It’s always exciting to see our DBH Collective Artists involved in art exhibitions where they can show off their art outside the DBH platform. It’s a great way for them to showcase their work and build their fan base.
We’re very excited that Design By Humans Collective Artists BioWorkZ and MDMNLA were selected to compete in this year’s Red Bull Canvas Cooler Project in Los Angeles. MDMNLA is brand new to DBH, but is already off to a great start. You can check out his Collective Store here.
BioWorkZ has an impressive illustration style that entails a complicated process with a ton of detail. We had the opportunity to get some process shots and will be following up with some photos of the event. To see more designs by BioWorkZ and MDMNLA visit their DBH Collectives and follow
BioWorkZ and madmanart on Instagram.
More Information About the Canvas Cooler Project Via the Red Bull Website:
“The Canvas Cooler Project pairs up-and-coming artists with local venue owners in major US cities to create custom and functional pieces of art. Hand-picked artists are given the challenge to transform a blank canvas-wrapped Red Bull cooler into an inspired work of art. The masterpieces are unveiled to the public in a one-night only local exhibition where gallery patrons and a panel of judges vote for their favorite pieces, awarding 2 artists in each city an invitation to exhibit in Miami during Art Basel Week.”
We were able to grab some behind the scenes photos from both BioWorkZ and MDMNLA, whose designs blew us away. We also squeezed in a talk with BioWorkZ this week about his unique process. Both of their completed coolers were displayed along with 20 other participating artists on Thursday, March 6th at Mack Sennett Studios in Silver Lake, Los Angeles.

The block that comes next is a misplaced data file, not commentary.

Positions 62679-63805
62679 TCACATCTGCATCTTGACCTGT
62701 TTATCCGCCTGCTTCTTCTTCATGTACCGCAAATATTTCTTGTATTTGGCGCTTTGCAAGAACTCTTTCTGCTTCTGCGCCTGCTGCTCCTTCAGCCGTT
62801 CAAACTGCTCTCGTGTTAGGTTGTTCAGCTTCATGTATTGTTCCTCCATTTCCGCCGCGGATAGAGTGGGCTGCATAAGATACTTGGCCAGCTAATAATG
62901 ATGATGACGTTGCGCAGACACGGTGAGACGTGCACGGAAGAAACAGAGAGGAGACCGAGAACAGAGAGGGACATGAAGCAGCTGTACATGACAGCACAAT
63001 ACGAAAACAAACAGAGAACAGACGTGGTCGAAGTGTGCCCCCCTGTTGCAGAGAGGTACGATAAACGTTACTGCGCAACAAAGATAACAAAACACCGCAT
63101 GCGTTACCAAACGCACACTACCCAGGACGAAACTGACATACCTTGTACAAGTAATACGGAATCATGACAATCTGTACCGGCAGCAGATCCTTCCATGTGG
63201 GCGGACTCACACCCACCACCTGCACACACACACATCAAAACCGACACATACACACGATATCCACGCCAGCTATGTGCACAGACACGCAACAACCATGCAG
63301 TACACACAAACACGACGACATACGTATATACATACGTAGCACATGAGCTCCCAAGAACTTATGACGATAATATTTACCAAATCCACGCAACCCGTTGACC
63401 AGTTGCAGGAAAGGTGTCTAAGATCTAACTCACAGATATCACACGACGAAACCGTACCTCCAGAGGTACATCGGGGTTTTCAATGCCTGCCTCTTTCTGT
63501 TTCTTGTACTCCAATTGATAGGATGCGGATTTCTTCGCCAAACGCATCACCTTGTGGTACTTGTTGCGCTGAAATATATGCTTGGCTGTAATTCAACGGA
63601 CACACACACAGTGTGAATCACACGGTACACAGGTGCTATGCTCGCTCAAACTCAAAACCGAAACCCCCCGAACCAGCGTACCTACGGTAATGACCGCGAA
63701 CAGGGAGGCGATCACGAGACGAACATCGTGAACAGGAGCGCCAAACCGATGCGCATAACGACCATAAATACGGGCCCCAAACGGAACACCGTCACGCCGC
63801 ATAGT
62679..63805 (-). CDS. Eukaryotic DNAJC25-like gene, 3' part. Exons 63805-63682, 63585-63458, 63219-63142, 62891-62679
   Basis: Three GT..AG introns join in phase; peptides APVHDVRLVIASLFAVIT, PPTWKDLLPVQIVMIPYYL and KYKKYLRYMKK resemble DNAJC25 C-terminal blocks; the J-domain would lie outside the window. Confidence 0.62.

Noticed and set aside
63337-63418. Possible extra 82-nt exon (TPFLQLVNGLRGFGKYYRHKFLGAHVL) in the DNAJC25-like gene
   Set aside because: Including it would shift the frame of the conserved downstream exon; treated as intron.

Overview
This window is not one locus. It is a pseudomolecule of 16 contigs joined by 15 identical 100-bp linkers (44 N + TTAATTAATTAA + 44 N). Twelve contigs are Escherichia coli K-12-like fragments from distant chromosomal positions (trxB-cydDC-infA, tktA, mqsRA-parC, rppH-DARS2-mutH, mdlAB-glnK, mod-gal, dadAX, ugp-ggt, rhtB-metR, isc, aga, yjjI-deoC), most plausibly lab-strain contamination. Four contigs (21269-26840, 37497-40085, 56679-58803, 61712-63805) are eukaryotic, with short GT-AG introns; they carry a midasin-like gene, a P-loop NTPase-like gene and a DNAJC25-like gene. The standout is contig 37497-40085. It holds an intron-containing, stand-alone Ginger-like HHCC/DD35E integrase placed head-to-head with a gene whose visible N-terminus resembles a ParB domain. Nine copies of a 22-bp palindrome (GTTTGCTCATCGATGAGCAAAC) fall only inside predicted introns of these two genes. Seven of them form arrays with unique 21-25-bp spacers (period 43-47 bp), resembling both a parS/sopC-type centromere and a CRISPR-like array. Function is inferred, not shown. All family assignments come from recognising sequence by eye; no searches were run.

Q: How did you transfer your sketch onto the cooler?
A: I transferred the sketch onto the cooler by enlarging my sketches and printing them on tabloid size sheets of paper. I would then use an all graphite 6B pencil and cover the entire backside of the paper. Once it has been thoroughly covered, I would then tape the paper onto the cooler and start tracing. I should mention that I print out the sketches in non-photo blue so when I trace it, I can see what lines I’ve gone over.
Q: Was it difficult working outside of your studio and within a time limit?
A: Yes, it was very difficult to work outside of my studio and having limited time. I like my work to be very refined and polished. So working in a rush took me outside of my comfort zone. I was well prepared, so working outside my studio wasn’t nearly as bad as having only 8 hours to work on this cooler. Keep in mind that we had to work on 2 side panels measuring 13” x 16” and 1 top panel 13” x 13”;. I was encouraged to work on the front and back of the cooler, but since time was limited, I did what I could and kept it simple. I can easily spend 8 hours on a sketch, so covering 5 sides of a cooler was quite a challenge. I originally wanted to paint everything in acrylic, but after 3+ hours of tracing, I knew painting was no longer and option. I rushed to the local office supply store and purchase lots of sharpies. It was a definite life saver. Not my usual medium, but it did the trick.
Q: Were all 19 other artist painting at the same time? how was it working in close quarters?
A: The event was broken down into 2 days. About 1/2 the artists worked on Sunday (Mar.2) and the other 1/2 worked on Monday (Mar. 3). The space we worked in was pretty nice. Lots of vintage movie memorabilia and props. They gave us plenty of space to work in.